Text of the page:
Rumor has it that Microsoft may pull the plug on the Live Tiles feature in Windows 10. Actually, that rumor has been making the rounds since last summer when Microsoft (apparently accidentally) released a Windows 10 preview build with a revamped start menu — and no Live Tiles.

But a new report from Windows Latest adds a bit of fuel to the fire with the assertion that “people familiar with the development” say that Microsoft will remove Live Tiles from Windows 10 sometime in the next year or so.

I have no idea if there’s any merit to the rumors. But I do know that I personally have never paid much attention to Live Tiles. So that got me wondering… would anyone actually miss them if they were gone?

First off, let’s talk about what Live Tiles are and what they’re for.

Open the Windows 10 start menu and you’ll see a set of app icons and names on the left, plus a series of squares and rectangles on the right — those are called Tiles. What makes one “Live” is the ability to constantly refresh and display different content.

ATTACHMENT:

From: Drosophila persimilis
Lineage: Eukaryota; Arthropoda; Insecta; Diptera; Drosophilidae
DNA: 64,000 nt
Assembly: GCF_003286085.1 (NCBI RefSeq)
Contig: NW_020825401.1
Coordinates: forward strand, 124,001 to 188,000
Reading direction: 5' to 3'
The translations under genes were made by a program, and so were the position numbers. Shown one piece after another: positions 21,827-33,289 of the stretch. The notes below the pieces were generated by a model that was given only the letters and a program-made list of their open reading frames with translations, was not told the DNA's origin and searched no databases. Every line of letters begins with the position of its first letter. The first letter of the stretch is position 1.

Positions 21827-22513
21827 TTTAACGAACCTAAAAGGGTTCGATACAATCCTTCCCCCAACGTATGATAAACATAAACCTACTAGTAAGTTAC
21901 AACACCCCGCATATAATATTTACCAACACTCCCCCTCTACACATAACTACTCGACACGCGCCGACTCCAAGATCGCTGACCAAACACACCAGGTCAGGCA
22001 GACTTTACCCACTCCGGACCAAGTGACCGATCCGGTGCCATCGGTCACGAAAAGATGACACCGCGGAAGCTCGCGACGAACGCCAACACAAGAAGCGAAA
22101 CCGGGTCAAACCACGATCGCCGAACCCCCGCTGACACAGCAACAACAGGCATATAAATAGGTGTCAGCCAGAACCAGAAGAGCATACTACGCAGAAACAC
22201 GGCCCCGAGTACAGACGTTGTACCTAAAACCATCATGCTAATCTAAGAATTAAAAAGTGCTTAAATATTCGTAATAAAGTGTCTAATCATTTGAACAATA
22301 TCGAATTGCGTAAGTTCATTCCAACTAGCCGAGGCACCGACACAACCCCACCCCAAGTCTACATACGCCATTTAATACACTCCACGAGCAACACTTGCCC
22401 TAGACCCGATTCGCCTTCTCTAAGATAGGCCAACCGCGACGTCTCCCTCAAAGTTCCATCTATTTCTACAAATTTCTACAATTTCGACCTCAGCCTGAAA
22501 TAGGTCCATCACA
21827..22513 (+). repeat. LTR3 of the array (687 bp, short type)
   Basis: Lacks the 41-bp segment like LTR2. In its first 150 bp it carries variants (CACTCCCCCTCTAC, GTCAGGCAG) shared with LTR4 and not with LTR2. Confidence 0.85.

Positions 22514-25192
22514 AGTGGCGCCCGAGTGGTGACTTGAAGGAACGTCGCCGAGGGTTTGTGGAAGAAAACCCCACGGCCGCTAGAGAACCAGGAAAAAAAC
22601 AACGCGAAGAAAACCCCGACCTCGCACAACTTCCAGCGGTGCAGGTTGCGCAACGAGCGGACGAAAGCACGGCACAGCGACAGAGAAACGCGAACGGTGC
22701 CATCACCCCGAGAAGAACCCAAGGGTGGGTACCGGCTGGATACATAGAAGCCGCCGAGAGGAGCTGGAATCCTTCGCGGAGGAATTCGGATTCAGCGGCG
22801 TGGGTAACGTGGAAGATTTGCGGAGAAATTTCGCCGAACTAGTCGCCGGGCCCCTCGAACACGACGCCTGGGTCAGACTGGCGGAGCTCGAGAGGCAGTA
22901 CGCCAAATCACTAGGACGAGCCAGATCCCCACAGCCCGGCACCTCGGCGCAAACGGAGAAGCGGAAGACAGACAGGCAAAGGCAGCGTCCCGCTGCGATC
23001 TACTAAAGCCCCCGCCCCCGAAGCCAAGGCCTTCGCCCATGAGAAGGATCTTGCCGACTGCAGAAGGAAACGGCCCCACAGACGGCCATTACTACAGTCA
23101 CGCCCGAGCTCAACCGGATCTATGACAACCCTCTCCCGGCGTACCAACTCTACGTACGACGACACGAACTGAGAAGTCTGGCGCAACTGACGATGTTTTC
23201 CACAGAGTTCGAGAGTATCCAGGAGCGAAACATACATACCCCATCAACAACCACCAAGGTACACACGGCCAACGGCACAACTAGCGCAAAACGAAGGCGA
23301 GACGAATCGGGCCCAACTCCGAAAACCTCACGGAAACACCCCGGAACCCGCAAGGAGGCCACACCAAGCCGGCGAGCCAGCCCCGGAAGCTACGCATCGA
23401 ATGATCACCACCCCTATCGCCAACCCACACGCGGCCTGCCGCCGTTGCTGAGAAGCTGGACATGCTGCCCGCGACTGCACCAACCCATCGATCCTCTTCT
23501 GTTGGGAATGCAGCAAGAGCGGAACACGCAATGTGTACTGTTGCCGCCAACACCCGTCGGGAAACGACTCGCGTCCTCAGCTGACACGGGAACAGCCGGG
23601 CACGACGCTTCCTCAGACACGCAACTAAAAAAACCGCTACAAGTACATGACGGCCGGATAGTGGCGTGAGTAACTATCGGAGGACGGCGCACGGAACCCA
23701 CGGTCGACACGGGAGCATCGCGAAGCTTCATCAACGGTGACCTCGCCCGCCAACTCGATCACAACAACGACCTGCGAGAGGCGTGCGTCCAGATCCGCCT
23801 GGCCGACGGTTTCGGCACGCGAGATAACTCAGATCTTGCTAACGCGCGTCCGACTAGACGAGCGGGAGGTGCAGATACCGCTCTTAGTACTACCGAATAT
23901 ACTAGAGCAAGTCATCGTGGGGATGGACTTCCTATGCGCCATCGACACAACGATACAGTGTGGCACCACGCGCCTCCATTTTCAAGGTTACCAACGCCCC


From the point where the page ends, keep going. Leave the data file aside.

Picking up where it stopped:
For example, the Microsoft Weather app has a Live Tile that can display the current weather conditions. Music apps like Spotify can show suggested playlists. The Netflix Live Tile displays thumbnail images of TV shows or movies you’ve been streaming. And honestly, I just kind of forget they exist most of the time.

The idea had more merit when Live Tiles first debuted with the launch of Windows Phone 7 almost a decade ago. At the time, they offered a way to get information-at-a-glance on the home screen of your smartphone without having to open a full app. But Windows Phone is dead, and Live Tiles have never felt nearly as useful in the Windows Start Menu… which you probably only ever open briefly to launch an app, not to look at.

So when Microsoft introduced a brand new version of Windows designed for dual-screen tablets, maybe it wasn’t a big surprise that the company left out Live Tiles from the brand new Windows 10X Start Menu.

And maybe it won’t be much of a surprise if the company eventually does away with them in a future update to the desktop/laptop version of Windows. After all, we’ve kind of been expecting it for nearly a year.